How marketing moved from 2020 to 2030 in six weeks

Estimated reading time
4 minutes
17th June 2020
Author: Kit McKay
Posted in: People, skills and leadership

Like it or not, the marketing function has been dragged into the future, forced to undergo a level of digital transformation most weren’t expecting until a decade from now.  

The way we operate has fundamentally changed. A recent survey in the US found that 42% of respondents nationwide are working from home – an incredible jump from 9% pre-pandemic.

“There are hundreds of marketers across Cisco now working from home,” tells Faith Wheller, Director of Segment, Brand, and Advocacy Marketing EMEAR at Cisco. “A lot of us have children and it’s very difficult to work full time and keep your own business going while homeschooling and making sure you’re there for your children.”

Companies are allowing employees to work flexibly around their home commitments, with some like Twitter and Square even making this option permanent.

A woman works from home with her french bulldog in her lap

“Our whole marketing organization and strategy has been refocused to make sure we have that balance in our home lives,” says Faith, “but that we’re also focusing on the areas where Cisco can add the most value to our customers and partners who are experiencing the same challenges as us.”

For some marketers, this change is a welcome one, offering a chance to spend time more meaningfully. Darren Carter, Regional Marketing and Communications Manager at Morgan Sindall Construction, used to spend hours of his workweek traveling between cities, time he has now reclaimed to spend on both work and family.

“The marketing team at Morgan Sindall Construction has been given the gift of time: time to reflect on what we’ve been doing, educate ourselves, and rethink how we approach everything in a digital world,” Darren tells us.

The difference between talking digital and being digital

Rethinking digital is something countless businesses are faced with right now. The brands coming out on top are those that are able to be dynamic in their digital operations. Messaging needs to be updated on a weekly, if not daily, basis, which means lengthy workflows and heavy reliance on agencies have become debilitating. 

“We used to go back-and-forth with agencies and freelancers with amends to the point where, by the time it came to publish, the content was already out of date,” Faith highlights. “This drove us to make the shift to dynamic content operations about three years ago.”

The Association of National Advertisers (ANA) conducted a survey during the pandemic which found that in-house functions are playing a critical role in the development of creative assets – 55% of marketers are now relying on internal agencies and 42% on other internal teams. This process is likely to accelerate the pre-COVID trend of brands assuming direct responsibility for varied marketing tasks. With success stories like Cisco, it’s easy to see why:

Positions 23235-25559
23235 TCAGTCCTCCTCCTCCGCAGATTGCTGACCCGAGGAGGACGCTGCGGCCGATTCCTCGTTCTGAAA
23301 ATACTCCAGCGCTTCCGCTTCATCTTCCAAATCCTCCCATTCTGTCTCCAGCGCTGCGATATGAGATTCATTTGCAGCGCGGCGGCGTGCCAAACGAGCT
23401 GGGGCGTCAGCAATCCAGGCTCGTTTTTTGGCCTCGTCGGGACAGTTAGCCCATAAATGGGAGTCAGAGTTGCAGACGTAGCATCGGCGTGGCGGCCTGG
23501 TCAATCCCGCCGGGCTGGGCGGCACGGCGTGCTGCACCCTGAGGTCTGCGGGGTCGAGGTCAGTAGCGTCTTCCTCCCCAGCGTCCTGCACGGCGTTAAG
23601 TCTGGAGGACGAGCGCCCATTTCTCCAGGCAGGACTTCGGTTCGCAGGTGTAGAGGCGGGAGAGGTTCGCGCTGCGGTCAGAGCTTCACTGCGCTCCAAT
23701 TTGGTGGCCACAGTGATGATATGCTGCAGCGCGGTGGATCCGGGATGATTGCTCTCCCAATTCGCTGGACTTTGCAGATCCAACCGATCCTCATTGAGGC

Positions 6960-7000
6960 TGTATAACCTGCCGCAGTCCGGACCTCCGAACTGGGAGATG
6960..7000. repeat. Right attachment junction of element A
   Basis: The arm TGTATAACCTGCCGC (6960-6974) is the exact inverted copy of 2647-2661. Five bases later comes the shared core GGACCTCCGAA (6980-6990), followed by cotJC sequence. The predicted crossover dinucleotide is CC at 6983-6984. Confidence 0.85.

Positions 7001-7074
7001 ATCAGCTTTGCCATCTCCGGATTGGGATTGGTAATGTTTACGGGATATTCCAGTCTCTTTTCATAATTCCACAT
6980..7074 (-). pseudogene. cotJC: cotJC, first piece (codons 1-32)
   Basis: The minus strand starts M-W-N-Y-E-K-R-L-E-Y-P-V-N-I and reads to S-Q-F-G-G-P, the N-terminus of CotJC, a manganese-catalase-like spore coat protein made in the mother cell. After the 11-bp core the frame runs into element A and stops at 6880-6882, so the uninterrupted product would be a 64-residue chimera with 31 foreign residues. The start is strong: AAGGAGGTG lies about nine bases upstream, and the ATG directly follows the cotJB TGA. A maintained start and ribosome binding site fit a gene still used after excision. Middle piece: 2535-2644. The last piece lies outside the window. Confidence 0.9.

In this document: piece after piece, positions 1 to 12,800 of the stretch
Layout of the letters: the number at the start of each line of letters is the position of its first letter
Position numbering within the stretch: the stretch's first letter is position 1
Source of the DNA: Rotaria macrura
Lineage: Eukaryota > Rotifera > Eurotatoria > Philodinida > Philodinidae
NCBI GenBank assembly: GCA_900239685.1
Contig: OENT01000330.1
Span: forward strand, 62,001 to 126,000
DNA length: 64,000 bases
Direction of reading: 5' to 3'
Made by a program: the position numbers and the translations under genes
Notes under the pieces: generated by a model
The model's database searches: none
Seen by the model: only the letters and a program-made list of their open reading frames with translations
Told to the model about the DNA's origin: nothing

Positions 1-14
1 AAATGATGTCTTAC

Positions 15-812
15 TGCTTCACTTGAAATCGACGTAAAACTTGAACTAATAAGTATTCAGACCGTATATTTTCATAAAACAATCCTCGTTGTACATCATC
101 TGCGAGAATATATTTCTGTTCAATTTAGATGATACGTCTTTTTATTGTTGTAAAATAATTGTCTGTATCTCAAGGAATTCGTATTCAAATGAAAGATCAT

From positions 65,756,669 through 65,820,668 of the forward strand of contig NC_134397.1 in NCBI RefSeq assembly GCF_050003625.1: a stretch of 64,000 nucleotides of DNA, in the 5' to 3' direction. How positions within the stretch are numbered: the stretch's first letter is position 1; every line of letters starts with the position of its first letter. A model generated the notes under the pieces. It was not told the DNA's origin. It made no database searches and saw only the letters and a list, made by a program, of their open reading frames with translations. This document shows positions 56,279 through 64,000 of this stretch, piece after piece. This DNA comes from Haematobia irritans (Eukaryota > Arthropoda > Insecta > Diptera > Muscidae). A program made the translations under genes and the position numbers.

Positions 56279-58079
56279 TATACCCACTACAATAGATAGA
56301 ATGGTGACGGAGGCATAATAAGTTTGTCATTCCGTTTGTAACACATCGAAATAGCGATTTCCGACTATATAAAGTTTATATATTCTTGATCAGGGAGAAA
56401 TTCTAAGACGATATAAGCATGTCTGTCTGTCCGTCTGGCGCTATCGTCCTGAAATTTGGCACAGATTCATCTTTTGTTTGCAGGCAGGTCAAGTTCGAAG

“Last year we moved 70% of our content creation away from creative agencies, set up our own in-house creative team, and equipped them with the right technology. We’re on track to save ¾ million this year. This all meant that we were in a good position to hit the ground running when digital channels became the only channels.”

An inhouse team of one man and one woman brainstorm together at a desk

With this operational agility, marketing can be more responsive and relevant to target audiences, which is what being digital is all about.

“We’ve been using our digital channels to tell the stories of our customers and coworkers working across the UK,” says Darren, “to bring the most value to our audience.”

The creativity required to reach audiences exclusively through digital has pushed marketing from 2020 to 2030 in about six weeks. Marketers have thrown out their old ways of working and are looking at new ways they can stand out on such noisy channels. 

“This marks the difference between a company talking digital and being digital,” explains Nick Mason, CEO and Founder of Turtl. “It’s the capacity to push the envelope and think beyond what was possible before.”

Is this merely a blip or will it bring about lasting change?

With plenty of talk about the new normal, it does remain to be seen how this forced transition to an agile, digital-first approach plays out in the longterm.

“We’re all going through massive changes right now and this is only the beginning,” Faith summarizes. “From how we work to how we communicate, the focus will be on holding the customer at the forefront of what we’re trying to achieve.”

To find a positive out of all this, we should look towards the opportunities for change that an upheaval of this scale creates. As Nick concludes:

“I think we’re going to see a lot of innovation through digital content off the back of what’s going on in the world as the increased competition for headspace drives marketers to think outside the box and be more creative than ever before.”